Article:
Tuesday, June 17, 2008

Somewhere over the rainbow

One of my most enduring memories as a child is of watching The Wizard of Oz during lunch times in prep grade. I was in my most joyous of worlds then, sitting waiting for *oh the thrill of it all* my lunch order to arrive in the sandwich basket with everyone else's.

The rustle of the brown paper bags, the sheer excitement of finding mine with my mum's handwriting on it.

"1 x egg and lettuce sandwich"
"1 x chocolate milk"

Oh my God, I thought I might faint with happiness over my finely shredded lettuce and egg with salt and lashings of butter white bread sandwich. So many carb's. So little care to know what they were then. And the chockie milk? The day I discovered the little side flap on the side of the Big M carton, after Shane poked his straw in his, I think I must've let out an audible "eeek!!" I'm sure I would have.

And then Mrs Pritchard would trundle out a big silver TV on the trolley from the library. We'd sit crinkling our lunches in our desks, waiting for the screen to warm up. Remember that? TV's with screens that had to warm up? For, like, about ten minutes?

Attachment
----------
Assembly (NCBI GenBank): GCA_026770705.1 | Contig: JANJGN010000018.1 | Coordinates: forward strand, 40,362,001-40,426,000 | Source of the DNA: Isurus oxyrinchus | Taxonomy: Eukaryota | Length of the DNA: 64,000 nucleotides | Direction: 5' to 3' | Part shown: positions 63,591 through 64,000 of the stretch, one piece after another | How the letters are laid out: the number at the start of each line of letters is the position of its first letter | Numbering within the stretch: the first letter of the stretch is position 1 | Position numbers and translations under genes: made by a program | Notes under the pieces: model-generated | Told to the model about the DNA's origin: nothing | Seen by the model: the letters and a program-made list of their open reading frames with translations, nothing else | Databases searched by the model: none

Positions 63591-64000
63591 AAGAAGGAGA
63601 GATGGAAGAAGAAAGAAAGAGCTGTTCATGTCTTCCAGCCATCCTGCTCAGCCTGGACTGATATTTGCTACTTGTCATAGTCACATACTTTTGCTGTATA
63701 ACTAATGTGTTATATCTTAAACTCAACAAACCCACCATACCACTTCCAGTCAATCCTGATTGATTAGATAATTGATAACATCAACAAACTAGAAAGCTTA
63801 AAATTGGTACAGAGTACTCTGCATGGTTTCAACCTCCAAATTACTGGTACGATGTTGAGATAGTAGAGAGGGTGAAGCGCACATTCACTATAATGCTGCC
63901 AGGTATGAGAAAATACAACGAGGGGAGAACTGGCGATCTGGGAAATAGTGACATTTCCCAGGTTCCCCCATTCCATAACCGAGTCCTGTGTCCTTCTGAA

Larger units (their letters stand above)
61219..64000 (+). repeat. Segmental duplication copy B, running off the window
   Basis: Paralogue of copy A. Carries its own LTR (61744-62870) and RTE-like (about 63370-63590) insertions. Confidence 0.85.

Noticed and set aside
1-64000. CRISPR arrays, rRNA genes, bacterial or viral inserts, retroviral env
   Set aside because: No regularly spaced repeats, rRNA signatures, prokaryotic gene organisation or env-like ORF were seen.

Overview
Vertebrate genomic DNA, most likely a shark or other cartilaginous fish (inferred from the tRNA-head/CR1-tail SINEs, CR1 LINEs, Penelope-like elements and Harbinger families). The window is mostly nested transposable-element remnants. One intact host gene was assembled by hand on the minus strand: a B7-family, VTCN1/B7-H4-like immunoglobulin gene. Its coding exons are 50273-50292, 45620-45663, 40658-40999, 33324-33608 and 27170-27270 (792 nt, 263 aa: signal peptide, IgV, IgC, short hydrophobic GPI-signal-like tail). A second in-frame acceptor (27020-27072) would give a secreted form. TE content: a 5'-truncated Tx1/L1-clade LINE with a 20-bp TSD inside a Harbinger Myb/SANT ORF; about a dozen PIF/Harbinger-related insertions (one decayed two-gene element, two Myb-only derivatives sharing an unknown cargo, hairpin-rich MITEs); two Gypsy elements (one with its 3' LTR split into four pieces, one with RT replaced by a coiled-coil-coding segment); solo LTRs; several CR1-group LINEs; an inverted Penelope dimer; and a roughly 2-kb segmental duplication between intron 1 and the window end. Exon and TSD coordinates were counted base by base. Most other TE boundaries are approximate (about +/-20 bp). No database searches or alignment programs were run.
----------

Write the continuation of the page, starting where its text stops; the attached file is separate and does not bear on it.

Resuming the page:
Such a beautiful, timeless story with a gorgeous, layered meaning. I love The Wizard of Oz. No remake or spin-off could ever, ever beat the original.

Today, after watching a tribute to the song that's been around for a few years now, from a buddy who sent this through, I clicked on the Judy Garland version. And a certain little LGBB, next to me, who was protesting at the end of the "RAINBOWS!! Where's rainbows gorn??" song, suddenly came over very mesmerised. She was literally absorbed into the computer screen. And not in a Hi-5 kind of way either. No, this was different. This was really endearing. I was so fascinated to see her facial responses to Dorothy and Toto! The smiles, the head sways and the eyebrow lifts and flickers. It just shows the sheer brilliance of the song itself, but also that very talented actress, Judy Garland, that a child in this age of bright, in-your-face colour and entertainment can be so impressed and engrossed by a simple black and white hissing picture of a plain looking farm girl singing to her little dog.

Did I mention? I loved Judy. Really loved her, as a kid, in all her early movies. Especially this one.

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